My favorite part about the trip would have to be our site visit to NBC Universal headquarters in Rockefeller Center. I was fortunate enough to coordinate this visit since I am on the Colgate Women’s Varsity Soccer team and had been in contact with a soccer alumna. When we arrived, there were women across many different departments all under NBC that came to network with us. They were extremely excited about the opportunity to connect the NBCU Women’s Network with Colgate Women in Business. Although only one of the twenty or so women who came was a Colgate graduate, we were able to network with all of them on how they got to their respective positions, what it was like to work at NBC, what the process was like for prospective interns etc. I was extremely grateful for this opportunity because NBC has become one of the top company’s I am now looking into for a summer internship.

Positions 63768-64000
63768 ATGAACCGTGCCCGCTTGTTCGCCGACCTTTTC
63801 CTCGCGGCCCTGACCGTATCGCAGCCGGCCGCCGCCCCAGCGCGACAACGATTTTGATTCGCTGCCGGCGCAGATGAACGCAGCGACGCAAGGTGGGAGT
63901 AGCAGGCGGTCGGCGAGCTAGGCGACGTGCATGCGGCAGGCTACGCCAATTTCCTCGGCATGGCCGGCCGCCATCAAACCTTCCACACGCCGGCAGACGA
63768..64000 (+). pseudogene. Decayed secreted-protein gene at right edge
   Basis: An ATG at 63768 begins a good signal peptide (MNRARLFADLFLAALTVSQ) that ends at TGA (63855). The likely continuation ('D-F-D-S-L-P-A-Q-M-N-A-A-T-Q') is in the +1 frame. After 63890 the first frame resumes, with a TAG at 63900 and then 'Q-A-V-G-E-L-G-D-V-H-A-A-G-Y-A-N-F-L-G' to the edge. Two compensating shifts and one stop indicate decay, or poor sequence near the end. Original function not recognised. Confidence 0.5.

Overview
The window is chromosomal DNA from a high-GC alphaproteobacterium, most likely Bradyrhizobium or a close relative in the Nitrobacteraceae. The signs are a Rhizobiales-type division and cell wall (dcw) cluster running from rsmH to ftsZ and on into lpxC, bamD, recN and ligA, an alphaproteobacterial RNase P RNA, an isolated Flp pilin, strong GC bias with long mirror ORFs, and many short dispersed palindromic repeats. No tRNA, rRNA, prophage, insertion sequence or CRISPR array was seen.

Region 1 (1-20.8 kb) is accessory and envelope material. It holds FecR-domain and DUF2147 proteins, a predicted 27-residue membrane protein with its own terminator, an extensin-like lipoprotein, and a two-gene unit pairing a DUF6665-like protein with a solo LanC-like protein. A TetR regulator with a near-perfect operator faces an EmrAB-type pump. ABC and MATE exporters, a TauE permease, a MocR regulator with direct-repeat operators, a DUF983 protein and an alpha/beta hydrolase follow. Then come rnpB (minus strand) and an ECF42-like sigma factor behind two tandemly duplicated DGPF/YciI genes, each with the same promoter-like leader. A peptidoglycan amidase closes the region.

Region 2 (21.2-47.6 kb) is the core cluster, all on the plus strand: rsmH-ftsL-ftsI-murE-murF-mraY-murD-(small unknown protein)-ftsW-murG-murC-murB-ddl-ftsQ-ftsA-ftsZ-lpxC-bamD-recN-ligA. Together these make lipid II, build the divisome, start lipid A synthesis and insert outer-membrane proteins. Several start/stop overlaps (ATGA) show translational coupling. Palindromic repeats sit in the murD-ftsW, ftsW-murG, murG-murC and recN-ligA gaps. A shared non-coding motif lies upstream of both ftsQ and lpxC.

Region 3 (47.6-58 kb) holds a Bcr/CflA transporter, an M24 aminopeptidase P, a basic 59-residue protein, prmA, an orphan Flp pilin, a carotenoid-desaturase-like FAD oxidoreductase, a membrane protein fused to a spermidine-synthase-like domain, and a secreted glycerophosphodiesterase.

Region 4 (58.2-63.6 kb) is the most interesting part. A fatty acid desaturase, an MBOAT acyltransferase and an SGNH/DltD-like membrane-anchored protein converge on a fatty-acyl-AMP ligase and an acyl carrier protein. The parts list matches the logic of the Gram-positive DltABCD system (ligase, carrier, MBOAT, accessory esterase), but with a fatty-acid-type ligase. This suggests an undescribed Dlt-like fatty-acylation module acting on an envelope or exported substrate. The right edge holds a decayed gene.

Ending the day at Spencer Stuart was also a great experience because I never even knew the field “Executive Search” was such a thing. It was interesting hearing what they had to say about their company because they are the consultants leading the search for Colgate’s next president to replace President Herbst. At the end of our meeting they were nice enough to collect everyone’s resumes and promised to send them back with critiques and helpful advice. I am really looking forward to their constructive comments on ways I can improve it.

Overall, the visits to Ernst and Young, AOL, NBC, and Spencer Stuart were extremely beneficial in focusing my career search while also expanding upon my interests in fields and opportunities I wouldn’t have otherwise known existed. After coming back, I feel motivated to reach out to the women I met and ask further questions. Now that I have a point person to contact at these companies I am looking forward in applying for future internships, or even being directed to other companies that also offer internships in the same industry.

Maggie Bankert ’18: